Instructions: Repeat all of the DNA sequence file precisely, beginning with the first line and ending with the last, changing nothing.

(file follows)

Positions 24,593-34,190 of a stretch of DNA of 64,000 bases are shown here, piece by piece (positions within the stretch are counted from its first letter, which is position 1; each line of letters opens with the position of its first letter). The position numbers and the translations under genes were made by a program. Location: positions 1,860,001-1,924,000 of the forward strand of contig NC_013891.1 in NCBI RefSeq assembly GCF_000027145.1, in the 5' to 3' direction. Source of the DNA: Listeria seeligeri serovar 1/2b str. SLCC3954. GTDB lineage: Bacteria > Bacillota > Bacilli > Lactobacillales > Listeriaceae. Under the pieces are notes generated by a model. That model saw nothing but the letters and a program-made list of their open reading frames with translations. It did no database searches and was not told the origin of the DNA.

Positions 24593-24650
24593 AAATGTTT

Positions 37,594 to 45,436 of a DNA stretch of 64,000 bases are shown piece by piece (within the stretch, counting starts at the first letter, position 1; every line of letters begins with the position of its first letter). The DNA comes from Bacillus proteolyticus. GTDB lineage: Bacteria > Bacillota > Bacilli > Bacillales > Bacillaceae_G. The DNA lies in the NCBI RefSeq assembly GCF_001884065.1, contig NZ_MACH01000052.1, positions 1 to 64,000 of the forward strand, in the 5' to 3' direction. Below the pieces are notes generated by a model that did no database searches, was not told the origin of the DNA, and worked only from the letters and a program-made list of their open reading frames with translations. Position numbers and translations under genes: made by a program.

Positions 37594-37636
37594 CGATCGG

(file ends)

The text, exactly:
Positions 24,593-34,190 of a stretch of DNA of 64,000 bases are shown here, piece by piece (positions within the stretch are counted from its first letter, which is position 1; each line of letters opens with the position of its first letter). The position numbers and the translations under genes were made by a program. Location: positions 1,860,001-1,924,000 of the forward strand of contig NC_013891.1 in NCBI RefSeq assembly GCF_000027145.1, in the 5' to 3' direction. Source of the DNA: Listeria seeligeri serovar 1/2b str. SLCC3954. GTDB lineage: Bacteria > Bacillota > Bacilli > Lactobacillales > Listeriaceae. Under the pieces are notes generated by a model. That model saw nothing but the letters and a program-made list of their open reading frames with translations. It did no database searches and was not told the origin of the DNA.

Positions 24593-24650
24593 AAATGTTT

Positions 37,594 to 45,436 of a DNA stretch of 64,000 bases are shown piece by piece (within the stretch, counting starts at the first letter, position 1; every line of letters begins with the position of its first letter). The DNA comes from Bacillus proteolyticus. GTDB lineage: Bacteria > Bacillota > Bacilli > Bacillales > Bacillaceae_G. The DNA lies in the NCBI RefSeq assembly GCF_001884065.1, contig NZ_MACH01000052.1, positions 1 to 64,000 of the forward strand, in the 5' to 3' direction. Below the pieces are notes generated by a model that did no database searches, was not told the origin of the DNA, and worked only from the letters and a program-made list of their open reading frames with translations. Position numbers and translations under genes: made by a program.

Positions 37594-37636
37594 CGATCGG